Witness for Peace Southeast supports comprehensive and compassionate immigration reform. In North Carolina, Latino residents numbered some 800,000 as of 2014; and of those, approximately half were immigrants1. Many of these immigrants come from areas of Mexico and Central America gravely affected by the 1994 passage of NAFTA2.
A common misconception held by many U.S. residents and lawmakers is that Latino immigrants put a strain on domestic resources and create stiff competition for jobs. While this is generally untrue on balance3, such attitudes have led to a criminalization of unauthorized immigration in particular, as well as the demonization of the people who come to the U.S. precisely as a result of U.S. trade and drug policy. This leaves our much of our immigrant population living in fear, as well as native-born U.S. citizens whose family members may not be authorized residents.
Further, increased incarceration and detention rates of parents often leaves U.S.-born children homeless or subject to the foster care system. Furthermore, one study showed that household incomes drop as much as 70% after the deportation of a mother or father – usually a father – and 25% of those families surveyed reported food insecurity4.
A report by the Migration Policy Institute released in September 20155 revealed that some 25% of immigrants deported to their home countries between 2003 and 2013 were the parents of U.S.-born children under 18 years of age. A bevy of problems arise when such deportations take place – mental health suffers and economic hardship ensues, including housing and food insecurity. This often leads to a remaining parent or family member seeking social service aid or to children landing in the ill-equipped foster system, now dealing with emotional, behavioral, and oftentimes, stress-related health problems.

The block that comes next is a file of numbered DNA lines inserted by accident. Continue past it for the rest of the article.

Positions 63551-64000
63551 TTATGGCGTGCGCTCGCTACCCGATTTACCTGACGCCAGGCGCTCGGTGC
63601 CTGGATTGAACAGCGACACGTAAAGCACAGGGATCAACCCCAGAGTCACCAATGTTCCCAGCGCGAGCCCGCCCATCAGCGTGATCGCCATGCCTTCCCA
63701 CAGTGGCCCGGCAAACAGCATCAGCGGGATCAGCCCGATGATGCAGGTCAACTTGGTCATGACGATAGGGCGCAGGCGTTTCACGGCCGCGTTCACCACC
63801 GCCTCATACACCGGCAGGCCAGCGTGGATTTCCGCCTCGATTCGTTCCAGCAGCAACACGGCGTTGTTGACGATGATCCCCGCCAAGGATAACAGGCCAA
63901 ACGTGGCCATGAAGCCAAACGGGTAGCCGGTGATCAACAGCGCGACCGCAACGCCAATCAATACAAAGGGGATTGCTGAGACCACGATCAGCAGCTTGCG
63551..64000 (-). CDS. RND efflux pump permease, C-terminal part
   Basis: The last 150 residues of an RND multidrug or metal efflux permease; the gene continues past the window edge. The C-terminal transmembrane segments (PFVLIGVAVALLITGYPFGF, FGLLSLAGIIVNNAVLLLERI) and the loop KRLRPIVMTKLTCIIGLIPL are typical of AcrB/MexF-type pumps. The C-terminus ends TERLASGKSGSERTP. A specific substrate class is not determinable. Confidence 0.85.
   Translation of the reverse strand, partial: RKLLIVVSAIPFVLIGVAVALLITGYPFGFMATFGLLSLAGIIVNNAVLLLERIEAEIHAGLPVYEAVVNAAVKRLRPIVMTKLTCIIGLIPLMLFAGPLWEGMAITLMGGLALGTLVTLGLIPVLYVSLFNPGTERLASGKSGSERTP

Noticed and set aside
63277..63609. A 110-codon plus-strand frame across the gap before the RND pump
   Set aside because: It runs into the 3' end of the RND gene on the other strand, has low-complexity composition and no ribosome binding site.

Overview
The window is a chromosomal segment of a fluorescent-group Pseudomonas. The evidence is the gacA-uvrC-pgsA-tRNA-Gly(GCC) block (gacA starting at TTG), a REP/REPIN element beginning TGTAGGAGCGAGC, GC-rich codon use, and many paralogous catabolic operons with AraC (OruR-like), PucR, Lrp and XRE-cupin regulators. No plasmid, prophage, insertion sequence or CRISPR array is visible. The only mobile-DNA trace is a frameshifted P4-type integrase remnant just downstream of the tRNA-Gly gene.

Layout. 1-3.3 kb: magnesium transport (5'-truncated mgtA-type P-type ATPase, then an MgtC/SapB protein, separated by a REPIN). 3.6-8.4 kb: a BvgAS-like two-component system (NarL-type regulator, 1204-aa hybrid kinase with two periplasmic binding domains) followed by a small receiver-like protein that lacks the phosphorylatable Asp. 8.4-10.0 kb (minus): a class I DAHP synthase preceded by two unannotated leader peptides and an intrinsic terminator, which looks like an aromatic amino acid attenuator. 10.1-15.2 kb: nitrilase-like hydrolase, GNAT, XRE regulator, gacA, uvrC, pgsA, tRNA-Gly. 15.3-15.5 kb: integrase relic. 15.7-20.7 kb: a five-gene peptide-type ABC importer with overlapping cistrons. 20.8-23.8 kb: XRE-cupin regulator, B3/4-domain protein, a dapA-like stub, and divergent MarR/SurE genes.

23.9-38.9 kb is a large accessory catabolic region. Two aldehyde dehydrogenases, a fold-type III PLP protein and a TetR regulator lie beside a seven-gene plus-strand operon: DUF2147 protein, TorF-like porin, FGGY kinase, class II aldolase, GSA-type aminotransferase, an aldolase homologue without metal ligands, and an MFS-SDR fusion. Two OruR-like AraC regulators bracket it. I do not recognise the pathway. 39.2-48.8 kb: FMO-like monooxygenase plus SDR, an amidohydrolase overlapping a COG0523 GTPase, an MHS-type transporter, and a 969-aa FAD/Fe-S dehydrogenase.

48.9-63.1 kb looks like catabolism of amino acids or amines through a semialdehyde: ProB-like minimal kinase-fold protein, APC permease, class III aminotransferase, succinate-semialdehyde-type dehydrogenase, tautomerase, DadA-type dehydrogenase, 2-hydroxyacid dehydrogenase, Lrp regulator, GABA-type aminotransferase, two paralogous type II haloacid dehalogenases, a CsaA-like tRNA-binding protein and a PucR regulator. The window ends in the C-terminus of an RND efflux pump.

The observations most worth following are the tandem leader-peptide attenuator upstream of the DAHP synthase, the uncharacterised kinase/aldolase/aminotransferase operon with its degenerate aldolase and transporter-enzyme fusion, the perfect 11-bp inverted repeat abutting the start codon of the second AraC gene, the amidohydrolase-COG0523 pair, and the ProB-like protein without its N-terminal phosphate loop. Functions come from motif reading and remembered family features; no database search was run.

In addition to the obvious inhumanity of this process, a strain is put on local governments and systems having to support families left behind, whereas not deporting non-violent unauthorized immigrants actually tends to increase economic security in the areas where they live6.
Witness for Peace Southeast believes that in addition immediately addressing the separation of families in the U.S., a comprehensive approach to policy must include addressing the root causes of unauthorized immigration. Though the issue comprises a complex web of issues, two that stand out glaringly are U.S. trade policy and U.S. drug policy in Latin America. In addition to compassionate and humane immigration reform on the domestic front, WFPSE calls for immediate reform in U.S.-Latin American trade and drug policy.
To learn more about Witness for Peace’s efforts on this issue, consider joining one of our delegations to Mexico or Nicaragua. There we research economic policies and corporate practices that affect those areas and lend to the decision of many to flee northward. Delegates are trained for in-country service and observation, as well as given the tools they need to advocate for humane immigration policies once returning to the U.S.
2. see Trade Agreements policy page